Drupal menu system


The Drupal menu system was always much more than what the name suggests. It's not only used to display visible navigation menus but also to map Drupal paths to their callbacks with proper access checking. This second task is called dispatching. The likely rationale behind this; once you define a link to a page, you might want to define what happens when you click that link.
This eventually led to a very complex data structure which was stored as a serialized array in the database -- per user. Unserializing this on every non-cached page load uses tons of memory. Altering this either on build or run time needs dirty hacks.
Some misunderstandings about how access to an element applies to their children led to grave security holes with some contributed modules. This stresses the need for thought out, cleanly defined inheritance rules.
We have a new menu system in Drupal 6.x. The data is divided between two tables: {menu_router} and {menu_links}. The {menu_router} table is built based on the callbacks defined by implementations of hook_menu, and Drupal now looks in this table to determine access and the appropriate callback function when a site visitor tries to navigate to a particular path. Everything belonging to one path is one row in a database table, so the memory footprint is significantly smaller. The inheritance rules for access, etc. are cleanly laid out in the documentation. The {menu_links} table contains the links that are displayed in the Navigation and other menu blocks. Some of these items are derived automatically from {menu_router}, but others may be added by the site administrator using the menu module or other modules.
In hook_menu(), you define a menu array, which is an associative array. The keys are Drupal paths, the values are menu entries. One menu entry is again an associative array. A typical entry is:

<?php
  $items
['node/%node'] = array(
   
'title' => 'View',
   
'page callback' => 'node_page_view',
   
'page arguments' => array(1),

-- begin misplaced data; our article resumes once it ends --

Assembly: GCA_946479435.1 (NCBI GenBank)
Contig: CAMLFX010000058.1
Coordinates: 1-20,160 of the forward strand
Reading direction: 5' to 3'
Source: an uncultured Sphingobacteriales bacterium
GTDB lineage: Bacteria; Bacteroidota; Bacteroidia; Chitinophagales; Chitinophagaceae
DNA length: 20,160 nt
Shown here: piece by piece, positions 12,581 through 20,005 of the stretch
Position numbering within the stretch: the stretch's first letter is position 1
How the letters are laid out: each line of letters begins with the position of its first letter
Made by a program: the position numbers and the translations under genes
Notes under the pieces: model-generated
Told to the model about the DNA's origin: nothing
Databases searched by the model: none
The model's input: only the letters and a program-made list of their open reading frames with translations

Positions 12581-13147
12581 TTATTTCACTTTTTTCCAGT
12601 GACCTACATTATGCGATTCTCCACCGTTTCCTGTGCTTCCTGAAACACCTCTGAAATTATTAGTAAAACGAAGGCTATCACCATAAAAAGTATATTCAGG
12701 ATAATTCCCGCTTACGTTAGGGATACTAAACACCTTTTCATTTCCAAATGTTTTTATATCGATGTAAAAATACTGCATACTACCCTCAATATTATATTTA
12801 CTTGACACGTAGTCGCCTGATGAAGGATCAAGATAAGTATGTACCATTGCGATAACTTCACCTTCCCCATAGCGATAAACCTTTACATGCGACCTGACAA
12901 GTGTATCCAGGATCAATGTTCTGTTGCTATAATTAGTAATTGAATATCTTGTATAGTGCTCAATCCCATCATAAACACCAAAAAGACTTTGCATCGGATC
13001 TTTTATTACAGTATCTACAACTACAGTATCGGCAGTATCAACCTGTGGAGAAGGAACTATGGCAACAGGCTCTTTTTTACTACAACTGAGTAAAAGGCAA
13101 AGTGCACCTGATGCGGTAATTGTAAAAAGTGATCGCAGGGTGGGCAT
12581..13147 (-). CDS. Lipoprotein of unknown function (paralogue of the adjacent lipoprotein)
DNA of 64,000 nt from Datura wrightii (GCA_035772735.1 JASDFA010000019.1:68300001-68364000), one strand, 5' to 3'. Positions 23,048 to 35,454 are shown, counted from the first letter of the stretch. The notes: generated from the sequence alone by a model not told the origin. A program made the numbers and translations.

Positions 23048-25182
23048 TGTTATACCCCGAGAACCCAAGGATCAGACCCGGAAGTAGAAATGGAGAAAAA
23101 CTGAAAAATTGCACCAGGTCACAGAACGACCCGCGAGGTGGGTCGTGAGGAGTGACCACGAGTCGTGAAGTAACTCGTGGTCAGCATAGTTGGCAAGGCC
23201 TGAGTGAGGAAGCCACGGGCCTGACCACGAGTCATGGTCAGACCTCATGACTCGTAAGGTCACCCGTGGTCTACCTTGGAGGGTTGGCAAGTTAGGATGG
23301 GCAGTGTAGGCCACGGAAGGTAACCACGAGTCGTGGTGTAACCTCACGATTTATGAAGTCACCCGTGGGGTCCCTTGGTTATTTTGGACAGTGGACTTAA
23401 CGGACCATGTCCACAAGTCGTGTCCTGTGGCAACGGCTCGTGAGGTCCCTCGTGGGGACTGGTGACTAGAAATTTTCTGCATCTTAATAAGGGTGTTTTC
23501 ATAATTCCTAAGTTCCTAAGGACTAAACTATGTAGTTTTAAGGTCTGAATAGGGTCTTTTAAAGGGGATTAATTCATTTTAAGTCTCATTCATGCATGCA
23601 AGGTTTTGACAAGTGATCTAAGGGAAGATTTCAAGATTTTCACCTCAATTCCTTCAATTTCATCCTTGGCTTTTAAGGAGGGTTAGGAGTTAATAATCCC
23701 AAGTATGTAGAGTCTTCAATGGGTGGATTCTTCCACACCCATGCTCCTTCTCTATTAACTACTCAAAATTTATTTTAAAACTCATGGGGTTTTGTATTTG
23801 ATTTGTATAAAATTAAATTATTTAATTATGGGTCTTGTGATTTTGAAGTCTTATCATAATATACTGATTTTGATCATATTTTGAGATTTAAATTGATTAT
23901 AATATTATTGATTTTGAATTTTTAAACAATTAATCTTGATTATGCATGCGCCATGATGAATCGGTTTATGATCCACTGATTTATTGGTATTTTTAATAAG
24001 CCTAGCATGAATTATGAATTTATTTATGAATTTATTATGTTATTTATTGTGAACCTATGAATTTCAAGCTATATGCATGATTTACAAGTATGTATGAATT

'access callback' => 'node_access',
   
'access arguments' => array('view', 1),
   
'type' => MENU_CALLBACK,
  );
?>
The menu builder collects these, applies inheritance rules and saves each entry in its row in the menu tables.
When you open a page, the system will generate the ancestors of the given path and ask the database for the menu entry of the ancestor that best fits this path. Then it calls the access callback to determine access. If it's given, it then hands over execution to the page callback.
The system determines that it has not found a path if no item can be retrieved from the database or if the node can not be loaded. Access denied is solely determined by the access callback/arguments.
The page callback function must return a non-NULL value, if any output is to be displayed in the browser for a given URL. If the function returns no value or a NULL value, Drupal will only render the content created by drupal_page_footer (which in turn is the content created by the hook_exit implementation of all the modules.)

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Comments

  1. Drupal technology provides a programming interface that has no programming skills required. Drupal is approved by GNU

    Drupal Development India

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